Mainstream Says “What’s In It For Us?” Actually, a Lot.
DeFi, in its current form, won’t see mass adoption if it fails to address some of the fundamental tensions that the ecosystem is facing, says Brian Fu, Co-Founder of zkLend.
Much is said about DeFi’s core mission: to create greater financial inclusion and bank the unbanked. For mass adoption of DeFi to be possible, it needs to consider those who are currently excluded from existing financial systems. But also, those who are currently enjoying and reaping the benefits of the status quo. This is the audience – the mainstream mass-market users who don’t currently have an immediate incentive to learn a set of new and complex protocols and the novel technology behind it. We need to convince and convert them in order to accelerate mass adoption of DeFi.
According to Consensys, the market cap of all DeFi protocols was US$149 billion at the end of December 2021. This is less than 1% of that of global banks. We have seen many businesses pivot and deploy capital into this space. Many DeFi milestones being well progressed. But DeFi still has a way to go before it becomes available and easily accessible for everyday people. These people are of varying technical competence and financial literacy levels. The financial capital, in time and resources, required to understand the underlying technology is a key barrier. So, we need to answer the fundamental question – what’s in it for them?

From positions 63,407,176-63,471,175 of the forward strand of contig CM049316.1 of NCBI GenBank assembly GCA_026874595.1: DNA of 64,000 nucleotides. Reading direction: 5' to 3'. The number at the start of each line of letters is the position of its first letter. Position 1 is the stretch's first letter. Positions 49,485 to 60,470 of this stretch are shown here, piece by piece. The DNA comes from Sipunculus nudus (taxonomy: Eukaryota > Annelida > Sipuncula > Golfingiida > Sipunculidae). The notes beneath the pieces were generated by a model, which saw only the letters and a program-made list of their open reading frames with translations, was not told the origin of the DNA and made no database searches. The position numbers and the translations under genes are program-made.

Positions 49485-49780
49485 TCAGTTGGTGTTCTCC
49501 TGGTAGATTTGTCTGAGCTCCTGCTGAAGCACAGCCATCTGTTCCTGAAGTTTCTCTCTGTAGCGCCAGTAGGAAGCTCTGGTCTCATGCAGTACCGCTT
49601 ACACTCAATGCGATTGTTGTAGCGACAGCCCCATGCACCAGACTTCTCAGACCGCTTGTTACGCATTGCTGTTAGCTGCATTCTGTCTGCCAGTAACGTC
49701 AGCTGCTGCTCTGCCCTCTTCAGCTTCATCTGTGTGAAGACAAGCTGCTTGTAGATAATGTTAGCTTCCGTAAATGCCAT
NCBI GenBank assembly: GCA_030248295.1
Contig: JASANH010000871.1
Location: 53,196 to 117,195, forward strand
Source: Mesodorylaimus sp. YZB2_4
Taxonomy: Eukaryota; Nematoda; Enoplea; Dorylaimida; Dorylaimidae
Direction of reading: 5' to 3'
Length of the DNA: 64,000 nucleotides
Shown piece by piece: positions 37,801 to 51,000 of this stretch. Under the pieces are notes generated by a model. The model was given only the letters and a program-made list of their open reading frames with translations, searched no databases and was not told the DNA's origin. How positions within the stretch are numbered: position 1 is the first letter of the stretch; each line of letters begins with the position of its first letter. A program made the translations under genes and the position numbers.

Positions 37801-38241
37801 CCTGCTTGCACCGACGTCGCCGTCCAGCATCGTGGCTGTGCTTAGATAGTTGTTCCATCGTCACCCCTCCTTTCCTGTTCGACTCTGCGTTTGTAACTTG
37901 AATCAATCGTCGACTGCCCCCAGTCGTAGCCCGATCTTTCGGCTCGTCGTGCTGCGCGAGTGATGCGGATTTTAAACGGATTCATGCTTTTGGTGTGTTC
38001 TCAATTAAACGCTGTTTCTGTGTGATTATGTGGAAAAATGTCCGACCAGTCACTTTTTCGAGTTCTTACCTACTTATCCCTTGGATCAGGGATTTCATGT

We, as a new emerging industry, need to do a better job at shaping and telling the story of DeFi. This is alongside tackling other much talked about issues within it. These issues include the impact of institutional adoption, lack of seamless user experience, and regulation that is currently constricting the growth of the ecosystem.
DeFi and TradFi Collaborations
As we focus on mass market penetration, we must first recognize the value institutional players bring in accelerating retail adoption. Institutions bring substantial monetary value, with Chainalysis reporting that 60% of DeFi transactions are made by ‘large institutions.’ Transactions are defined as greater than $10M. More importantly, when big players in traditional finance take active, genuine steps towards crypto adoption, it reflects confidence for otherwise conservatives and skeptics.
Some prominent moves recently include the announcement by financial services provider, Fidelity. Their plans allow a portion of retirement savings to be allocated to Bitcoin. Banking giant, Goldman Sachs, offered its first loan to a borrower backed by Bitcoin as collateral. Similarly, we’ve seen one of France’s largest banks take a historic step towards institutional adoption by applying for a $20M stablecoin loan from MakerDao. MakerDao is one of the largest DeFi lending platforms. The loan involves on-chain bond tokens issued by the bank as collateral. These are practical steps towards digital asset experimentation by financial giants that set precedence for other companies to follow suit and a path towards adoption.
Various other banks and traditional financial services opted to delve into the space in 2021. This is in different forms, including launching a trading desk for digital assets, supporting the custody of digital assets, leveraging new blockchain-based custody platforms, developing a digital token, or otherwise exposing its customer base to digital assets in some form.